JK…I did not save the link. Use your search engine of choice. The report was by Runyon Associates for the Oregon Tourism Commission. It did not provide any comparative data on population growth and so forth, but if I remember correctly about 45% of the total was from in state tourism, the rest out of state and international coming here. If you want to make an entire PhD dissertation out of this, be my guest. I have a life.

      Yes…much of my income is from government, directly through teaching, directly and indirectly through consulting. In fact, come to think of it even my farm/nursery sales are half to government agencies! I guess that means everything I say is BS, so don’t bother to read the rest. But if you are still reading, you can discount everything that every pollster, consultant, professor, and government employee of any stripe researches, says, or writes, which includes my data from the Oregon Tourism Commission. So never mind the search engine suggestion.

      I see your logic…if tourism promotion results in national news media running articles on how great Portland and Oregon are to visit, that means it is just all part of the great liberal-socialist conspiracy and we can ignore any positive results. Brilliant. Though I suppose the same could be said for advertising private goods.

      Local suburban projects that I am familiar with that emulate urban development patterns (mixed use, moderate density, pedestrian friendly):
      Orenco Station (Hillsboro)
      Villebois (Wilsonville)
      Fairview village (Fairview)
      Upper Pleasant Valley Plan (Gresham)
      East Happy Valley Plan (Happy Valley)
      Downtown Lake Oswego renewal
      City of Damascus Comprehensive Plan (still being developed)
      Bridgeport Village (Tualitan?)
      Troutdale Main Street and Sandy River renewal (Troutdale)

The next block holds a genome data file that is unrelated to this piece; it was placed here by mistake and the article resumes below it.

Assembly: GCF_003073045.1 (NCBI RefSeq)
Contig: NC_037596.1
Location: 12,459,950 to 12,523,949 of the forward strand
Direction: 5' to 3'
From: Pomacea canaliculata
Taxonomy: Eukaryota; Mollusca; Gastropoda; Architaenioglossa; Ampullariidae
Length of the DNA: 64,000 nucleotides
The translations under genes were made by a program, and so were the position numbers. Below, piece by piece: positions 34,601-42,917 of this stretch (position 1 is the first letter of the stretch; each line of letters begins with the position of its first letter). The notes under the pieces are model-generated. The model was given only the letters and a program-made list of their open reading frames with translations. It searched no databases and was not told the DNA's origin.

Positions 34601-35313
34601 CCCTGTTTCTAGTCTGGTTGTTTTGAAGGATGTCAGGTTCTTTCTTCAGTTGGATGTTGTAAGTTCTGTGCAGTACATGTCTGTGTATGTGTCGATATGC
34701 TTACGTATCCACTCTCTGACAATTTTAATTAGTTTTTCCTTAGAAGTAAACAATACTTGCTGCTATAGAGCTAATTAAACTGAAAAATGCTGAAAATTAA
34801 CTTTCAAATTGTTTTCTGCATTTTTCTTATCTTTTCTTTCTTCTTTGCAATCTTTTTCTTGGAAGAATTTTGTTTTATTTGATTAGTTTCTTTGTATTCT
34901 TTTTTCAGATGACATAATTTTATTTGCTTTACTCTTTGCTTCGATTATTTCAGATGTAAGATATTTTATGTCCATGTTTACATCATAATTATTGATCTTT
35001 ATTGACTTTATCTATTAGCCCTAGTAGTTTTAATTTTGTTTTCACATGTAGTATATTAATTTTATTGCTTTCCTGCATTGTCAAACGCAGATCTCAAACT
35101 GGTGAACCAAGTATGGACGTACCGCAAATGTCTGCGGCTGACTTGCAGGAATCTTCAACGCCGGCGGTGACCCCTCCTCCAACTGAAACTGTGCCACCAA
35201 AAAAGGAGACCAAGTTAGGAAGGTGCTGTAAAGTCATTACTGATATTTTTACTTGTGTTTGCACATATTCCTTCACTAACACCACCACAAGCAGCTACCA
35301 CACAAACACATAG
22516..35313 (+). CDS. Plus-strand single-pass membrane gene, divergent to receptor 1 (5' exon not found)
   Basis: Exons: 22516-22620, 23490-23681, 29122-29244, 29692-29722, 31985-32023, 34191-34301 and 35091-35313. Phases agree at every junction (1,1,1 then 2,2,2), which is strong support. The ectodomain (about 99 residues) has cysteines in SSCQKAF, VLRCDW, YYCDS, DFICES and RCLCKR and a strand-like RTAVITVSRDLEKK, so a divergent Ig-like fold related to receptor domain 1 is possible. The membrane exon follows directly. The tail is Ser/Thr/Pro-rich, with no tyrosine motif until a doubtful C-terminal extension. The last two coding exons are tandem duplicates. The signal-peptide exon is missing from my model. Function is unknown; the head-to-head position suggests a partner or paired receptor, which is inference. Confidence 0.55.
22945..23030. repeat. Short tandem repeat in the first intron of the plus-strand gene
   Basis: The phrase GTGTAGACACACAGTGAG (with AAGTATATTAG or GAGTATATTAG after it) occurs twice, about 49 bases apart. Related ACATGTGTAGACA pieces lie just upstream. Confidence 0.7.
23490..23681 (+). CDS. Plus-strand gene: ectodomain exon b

Clackamette Cove (Oregon City)

      Not most perhaps…but more than 1 or 2. Now before you start ranting about these projects being subsidized, creatures of Metro, socialist experiments doomed to fail, etcetera….I’ll say in advance I don’t care to save you the trouble. You asked for examples of suburbs that are *attempting* to replicate pedestrian oriented mixed use, urban style projects. Now you have them.

      I could also provide dozens, perhaps hundreds of additional examples from suburbs around the nation, including car oriented regions like Atlanta, Denver, suburban DC, Phoenix, Dallas Texas, and Salt Lake City. The sun is setting on the low density, single use, car dependent post war suburb JK. It has nothing to do with socialism. It is as much market and demographic driven as it is an invention of the dreaded planners. Sell your ranch burger and buy a condo before you miss the boat.

  • Henry

    Dean,

    You’re yammering on, diverting further into irrelevant tourism.

    You said with sarcasm
    “Yes…much of my income is from government,…..I guess that means everything I say is BS, so don’t bother to read the rest.”

    JK never suggested such nonsense but you do have obvious conflicts of interest and major biases.

    But nothing compares to your hypocrisy.

    You use that exact same logic of discounting the messenger every time Global Warming is discussed. You falsely claim every scientist opposing the IPCC is a paid by oil and discount them on their face.